Planned giving websiteIn the first section, there is information about our Heritage Oak Society, for those who have informed the Foundation that it is in the donor’s estate plan, some donor highlights and the Foundation’s contact information.

The second section allows you to answer some simple questions to help discover the right gift technique for you. This second section is further divided into three additional parts: gifts that anyone can make, including bequests or trust gifts, gifts that pay you income, such as charitable remainder trusts and charitable gift annuities and gifts that protect assets. In this part, you actually can run some numbers and “try out” a gifting technique to see, for example, what kind of payout and charitable deduction might be available to you.

The third section allows you to compare various gifting techniques and gives information about the goals and benefits of these gifting techniques. The fourth section provides valuable information about personal estate planning, including a will planning wizard, some handy personal financial planning calculators and information about the Foundation for your professional advisors.

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Class Notes/Obits

July 25th, 2014 | No Comments | Posted in Class Notes

Please Submit Your Class Note to: Amanda.schwartz@utoledo.edu

’60’s
Mark Welker (Eng ’63) retired from IBM in 2006 after nearly 43 years of employment as an engineer, project manager, product planner and market intelligence professional. Mark and his wife Suzanne congratulated their grandson, Colten Zane Gruchow, on graduating with honors from Platt Canyon High School, located in Bailey, Colo. Colten completed over 20 hours of classwork at The Colorado School of Mines during his senior year of high school. These hours give him a jump-start on his computer science degree when he starts there this fall. Welker
’80’s

Steve Rhodes (Bus ’85, MBA ’91) was named the CEO at CHELCO Electric Cooperative in 2013, CHELCO is located in DeFuniak Springs, Fla. He was previously the CEO of Kosciusko Electric Cooperative in Warsaw, Ind. from 2003 to 2013. Steve was elected chair of the Touchstone Energy Cooperative’s board of directors in March 2014 and he has served on the board since 2010. Touchstone Energy is a national brand associated with nearly 800 electric cooperatives located across the U.S.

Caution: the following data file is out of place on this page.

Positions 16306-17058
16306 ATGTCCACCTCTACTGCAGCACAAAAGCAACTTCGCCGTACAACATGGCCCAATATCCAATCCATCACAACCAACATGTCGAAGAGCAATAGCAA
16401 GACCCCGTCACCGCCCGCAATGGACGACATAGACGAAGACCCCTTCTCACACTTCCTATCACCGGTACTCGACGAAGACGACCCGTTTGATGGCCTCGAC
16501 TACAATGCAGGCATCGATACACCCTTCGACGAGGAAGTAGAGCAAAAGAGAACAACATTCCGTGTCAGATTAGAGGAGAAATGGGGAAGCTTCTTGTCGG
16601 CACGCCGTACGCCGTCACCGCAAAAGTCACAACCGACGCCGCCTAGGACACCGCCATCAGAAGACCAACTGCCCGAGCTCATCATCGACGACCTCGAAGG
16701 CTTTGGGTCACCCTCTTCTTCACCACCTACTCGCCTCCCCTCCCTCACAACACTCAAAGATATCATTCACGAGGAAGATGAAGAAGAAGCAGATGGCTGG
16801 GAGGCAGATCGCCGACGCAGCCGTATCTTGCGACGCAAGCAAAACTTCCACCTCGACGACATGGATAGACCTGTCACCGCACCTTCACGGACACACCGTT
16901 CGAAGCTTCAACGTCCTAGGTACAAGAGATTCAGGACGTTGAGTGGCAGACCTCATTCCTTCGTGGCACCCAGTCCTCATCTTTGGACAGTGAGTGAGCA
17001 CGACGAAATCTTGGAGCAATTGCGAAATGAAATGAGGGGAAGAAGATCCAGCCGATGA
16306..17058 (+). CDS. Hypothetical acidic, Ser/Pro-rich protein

DEA with his Smithsonian Exhibit_updated **Dr. Darrick Antell (MED ’81) has his groundbreaking research on identical twins on display in Washington, D.C. at the Smithsonian’s National Museum of Natural History. His research is part of the Human Genome Exhibit, a display commemorating the 10th anniversary of the completion of the Human Genome Project. Starting in September 2014, the Human Genome Exhibit will tour other natural history museums around the country and the world.
’90’s

*Amy Siffer (Bus ’92, Honors ’92) is now the business development manager at ENS Group, Indiana’s leading technology firm, located in Fort Wayne, Ind.

Dr. Guy S. Cavaliere (Res ’96) joined AllCare Clinical Associates, PA as an anesthesiologist. AllCare Clinical Associates is one of the largest private physician-owned anesthesia practices serving North Carolina and provides anesthesia and pain services for over 70,000 procedures annually.

Jennifer Greico (A/S ’93, Law ’97) presented at the Institute for Continuing Legal Education’s Deposition Workshop at The Inn at St. John’s in May 2014. The two-day educational conference taught winning cross-examination strategies, the dos and don’ts of witness preparation, deposition techniques and question selection. Greico is a partner at Neuman Anderson, P.C., a Birmingham, Mich. based business law firm specializing in complex commercial litigation. Greico
’00’s

*Jonathan D. Mondelli (A/S ’06) was promoted to executive director of the 5, 6 and 11 p.m. weekday newscasts at WTVG 13abc, located in Toledo. Mondelli will also oversee all of the directors for these newscasts.

**Chief Warrant Officer 2 Justin Shedron (A/S ’07) has obtained 500 hours of flight time in the UH-60 “Blackhawk” helicopter and is currently undergoing maintenance test pilot training at U.S. Army post Fort Rucker, located in Fort Rucker, Ala.

’10’s
Ladd Mallory Ladd (A/S ’11, Honors ’11) received a National Science Foundation Graduate Research Fellowship in May 2014 at the University of Tennessee, Knoxville. Ladd is a first-year graduate student in the Bredesen Center for Interdisciplinary Research and Education’s energy science and engineering doctoral program. Her dissertation research focuses on how nitrogen affects biogeochemical processes associated with greenhouse gas emissions from warming permafrost soils in the Artic.
Derek Mull (A/S ’11, Honors ’11) received a National Science Foundation Graduate Research Fellowship in May 2014 at the University of Tennessee, Knoxville. Mull is a first-year graduate student in chemistry. Mull